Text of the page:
19 Otsuka and Voorhoeve, ‘Why It Matters’, p. 179.

20 Personal communication.

21 Personal communication.

22 Personal communication.

23 Personal communication.

24 For a discussion of such versions of the Priority View, see McKerlie Dennis, ‘Justice Between the Young and the Old’, Philosophy & Public Affairs 30 (2002), pp. 152–77.

25 For a fuller discussion of these questions, by which I have been greatly helped, see Martin O'Neill's contribution to this issue.

26 ‘Prioritarianism for Prospects’, p. 16.

27 Nothing turns on the figures here. My claims below would also apply to other versions of the Priority View, which give either more or less priority to benefits that come to people who are worse off.

28 Otsuka and Voorhoeve, ‘Why It Matters’, p. 181.

29 They write, for example, that on the Priority View, expectable benefits to someone who is worse off have ‘a higher expected moral value’ (p. 178), and that ‘outcomes rather than prospects are the carriers of value’ (p. 195); and they contrast the Priority View with Telic Egalitarianism.

30 It might be objected that, on my earlier description of the Telic Priority View, this view not only claims that we have a stronger reason to benefit people who are worse off, but also claims that, if other things are equal, we ought to act in this way. But this second claim is implied by the claim that we have such a stronger reason.

31 In his ‘Prioritarianism’, in this issue, near the end of sect. III.

32 Otsuka and Voorhoeve, ‘Why It Matters’, p. 190.

33 In his ‘Prioritarianism’, in this issue, near the end of sect. III.

34 Otsuka and Voorhoeve assume that, in my ‘Equality or Priority?’, I was describing and defending what they call the Pure Priority View, which claims to be the only moral principle that we need. But when I claimed to be discussing what I called the ‘pure version of the Priority View’, I defined this version as a view which did not include, among our stronger reasons to benefit people who are worse off, the claim that inequality is in itself bad. Though I remarked that the Priority View could be regarded as the only principle we need, I was not discussing only such a monistic view. When I introduced the Priority View, my note 30 claimed that versions of this view had been held by various earlier writers, all of whom are moral pluralists, who accept other principles.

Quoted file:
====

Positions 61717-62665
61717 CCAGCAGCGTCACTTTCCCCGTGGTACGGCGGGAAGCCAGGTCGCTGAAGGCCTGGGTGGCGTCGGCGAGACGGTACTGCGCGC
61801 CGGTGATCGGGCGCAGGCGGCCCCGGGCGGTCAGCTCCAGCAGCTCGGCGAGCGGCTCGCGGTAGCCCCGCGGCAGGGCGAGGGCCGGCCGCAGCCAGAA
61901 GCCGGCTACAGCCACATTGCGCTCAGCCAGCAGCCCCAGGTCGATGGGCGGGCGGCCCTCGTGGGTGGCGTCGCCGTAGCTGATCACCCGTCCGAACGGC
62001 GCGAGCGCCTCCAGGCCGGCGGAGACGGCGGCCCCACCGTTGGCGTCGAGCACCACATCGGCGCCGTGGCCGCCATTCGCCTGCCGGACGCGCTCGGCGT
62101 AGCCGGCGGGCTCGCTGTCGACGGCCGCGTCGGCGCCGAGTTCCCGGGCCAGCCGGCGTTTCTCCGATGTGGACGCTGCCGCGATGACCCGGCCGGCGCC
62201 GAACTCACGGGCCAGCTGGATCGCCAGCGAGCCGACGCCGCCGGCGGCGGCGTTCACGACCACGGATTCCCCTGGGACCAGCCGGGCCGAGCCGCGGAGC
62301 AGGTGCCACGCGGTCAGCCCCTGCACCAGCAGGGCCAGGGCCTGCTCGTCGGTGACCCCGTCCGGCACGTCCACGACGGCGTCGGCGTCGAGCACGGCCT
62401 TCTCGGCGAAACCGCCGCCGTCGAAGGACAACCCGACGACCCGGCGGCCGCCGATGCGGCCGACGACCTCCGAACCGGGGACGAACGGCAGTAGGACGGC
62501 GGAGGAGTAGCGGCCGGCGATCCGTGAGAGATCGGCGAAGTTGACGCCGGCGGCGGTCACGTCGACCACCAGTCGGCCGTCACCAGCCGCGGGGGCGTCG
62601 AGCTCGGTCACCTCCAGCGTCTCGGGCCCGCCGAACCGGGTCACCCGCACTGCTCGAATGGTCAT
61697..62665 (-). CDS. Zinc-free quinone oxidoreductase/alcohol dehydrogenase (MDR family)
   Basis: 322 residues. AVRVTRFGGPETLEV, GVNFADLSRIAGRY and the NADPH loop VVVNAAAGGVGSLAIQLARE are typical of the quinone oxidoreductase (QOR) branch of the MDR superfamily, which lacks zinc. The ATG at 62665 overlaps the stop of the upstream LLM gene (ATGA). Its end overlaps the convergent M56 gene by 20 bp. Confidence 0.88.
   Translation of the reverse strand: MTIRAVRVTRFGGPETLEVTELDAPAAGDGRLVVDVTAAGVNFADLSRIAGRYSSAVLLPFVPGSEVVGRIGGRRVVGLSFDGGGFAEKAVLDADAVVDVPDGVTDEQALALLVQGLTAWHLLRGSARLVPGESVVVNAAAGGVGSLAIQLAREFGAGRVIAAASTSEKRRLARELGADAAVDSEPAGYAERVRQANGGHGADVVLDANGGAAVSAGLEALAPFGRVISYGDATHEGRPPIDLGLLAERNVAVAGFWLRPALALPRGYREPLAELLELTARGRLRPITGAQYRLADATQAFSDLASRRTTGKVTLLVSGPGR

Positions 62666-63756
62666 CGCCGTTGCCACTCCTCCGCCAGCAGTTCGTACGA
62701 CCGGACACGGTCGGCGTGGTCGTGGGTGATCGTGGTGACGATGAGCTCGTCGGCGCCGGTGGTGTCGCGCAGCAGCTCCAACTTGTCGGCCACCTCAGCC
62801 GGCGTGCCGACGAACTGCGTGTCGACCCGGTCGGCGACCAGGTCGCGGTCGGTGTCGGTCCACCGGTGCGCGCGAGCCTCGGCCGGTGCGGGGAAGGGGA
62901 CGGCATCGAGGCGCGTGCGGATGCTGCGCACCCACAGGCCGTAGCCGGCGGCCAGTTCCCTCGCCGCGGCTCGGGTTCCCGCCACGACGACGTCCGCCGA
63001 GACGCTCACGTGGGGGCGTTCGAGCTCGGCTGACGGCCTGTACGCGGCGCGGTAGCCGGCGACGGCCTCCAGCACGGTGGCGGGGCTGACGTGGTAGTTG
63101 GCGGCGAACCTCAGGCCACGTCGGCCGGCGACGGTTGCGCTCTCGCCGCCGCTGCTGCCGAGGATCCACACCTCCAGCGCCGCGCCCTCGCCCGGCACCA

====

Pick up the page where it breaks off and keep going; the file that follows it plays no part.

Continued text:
35 See Voorhoeve and Fleurbaey's defence of similar claims in their contribution to this issue.

36 See, for example, Broome John, ‘Fairness’, Ethics out of Economics (Cambridge, 1993), pp. 111–22; Kamm Frances, Morality, Mortality, vol. 1 (Oxford, 1993), ch. 7; and Sager Larry and Kornhauser Lewis, ‘Just Lotteries’, Social Science Information 27 (1988), pp. 483516.

37 This reasoning may seem egalitarian, since it appeals to the fact that, if we did X rather than Z, Jill would be much worse off than Jack. But this reasoning is not egalitarian. On this reasoning, we ought to give Jill her expectable benefit of twenty years, not because that would reduce the inequality between Jill's level of well-being and Jack's level, but because by living to only 40 Jill would be at a lower absolute level. Our reason to give Jill this benefit is not made stronger by the fact that other people are better off than Jill.

38 In Otsuka's and Voorhoeve's words, this view ‘cannot countenance any such shift’ (‘Why It Matters’, p. 180).

39 For a fuller discussion of this subject, see Voorhoeve and Fleurbaey's contribution in this issue.

40 Otsuka and Voorhoeve, ‘Why It Matters’, p. 185.

41 Quoted in Otsuka and Voorhoeve, ‘Why It Matters’, pp. 176–7.

42 Otsuka and Voorhoeve, ‘Why It Matters’, pp. 183–4.

43 In his ‘Prioritarianism’, in this issue, near the end of sect. V.

44 Personal communication.

45 See also my remarks about the Contractualist Priority View in On What Matters, vol. 2 (Oxford, 2011), pp. 201–8.

46 Otsuka and Voorhoeve, ‘Why It Matters’, p. 177.

47 In writing this article, I have been greatly helped by Gustaf Arrhenius, Stuart Armstrong, Greg Bognar, John Broome, Roger Crisp, Marc Fleurbaey, Sven Ove Hansson, Nils Holtug, David McCarthy, Dennis McKerlie, Martin O'Neill, Toby Ord, Michael Otsuka, Ingmar Persson, Thomas Porter, Wlodek Rabinowicz, Simon Rippon, Saul Smilansky, Bertil Tungodden, Peter Vallentyne, Alex Voorhoeve, and Andrew Williams.